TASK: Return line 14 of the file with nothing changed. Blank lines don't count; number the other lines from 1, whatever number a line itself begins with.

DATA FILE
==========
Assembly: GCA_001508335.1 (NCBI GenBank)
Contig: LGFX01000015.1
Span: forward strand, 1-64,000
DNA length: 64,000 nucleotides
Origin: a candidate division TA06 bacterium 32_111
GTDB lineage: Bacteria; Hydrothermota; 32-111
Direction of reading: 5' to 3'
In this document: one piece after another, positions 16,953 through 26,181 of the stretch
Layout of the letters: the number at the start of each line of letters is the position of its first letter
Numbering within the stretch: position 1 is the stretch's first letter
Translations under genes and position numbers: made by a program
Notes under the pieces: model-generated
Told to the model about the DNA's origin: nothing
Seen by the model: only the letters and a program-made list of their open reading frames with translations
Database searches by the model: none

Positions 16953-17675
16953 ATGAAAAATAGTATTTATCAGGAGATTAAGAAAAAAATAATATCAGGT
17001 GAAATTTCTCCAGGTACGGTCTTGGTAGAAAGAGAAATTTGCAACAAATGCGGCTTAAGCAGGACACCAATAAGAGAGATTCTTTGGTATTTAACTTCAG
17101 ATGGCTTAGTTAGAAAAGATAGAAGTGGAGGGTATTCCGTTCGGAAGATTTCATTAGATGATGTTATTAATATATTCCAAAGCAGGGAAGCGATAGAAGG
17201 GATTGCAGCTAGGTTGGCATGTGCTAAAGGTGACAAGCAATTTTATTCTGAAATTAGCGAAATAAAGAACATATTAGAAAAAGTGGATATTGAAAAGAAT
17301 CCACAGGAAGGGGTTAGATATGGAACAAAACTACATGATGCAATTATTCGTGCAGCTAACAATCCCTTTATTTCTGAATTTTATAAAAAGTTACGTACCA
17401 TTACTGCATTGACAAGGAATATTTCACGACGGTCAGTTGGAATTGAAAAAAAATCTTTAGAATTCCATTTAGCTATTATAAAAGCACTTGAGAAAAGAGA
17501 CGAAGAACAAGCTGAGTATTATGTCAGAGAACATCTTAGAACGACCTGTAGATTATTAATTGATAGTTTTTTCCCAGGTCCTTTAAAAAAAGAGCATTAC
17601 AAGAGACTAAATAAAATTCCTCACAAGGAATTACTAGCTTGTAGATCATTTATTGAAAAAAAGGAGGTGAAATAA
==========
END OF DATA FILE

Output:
Seen by the model: only the letters and a program-made list of their open reading frames with translations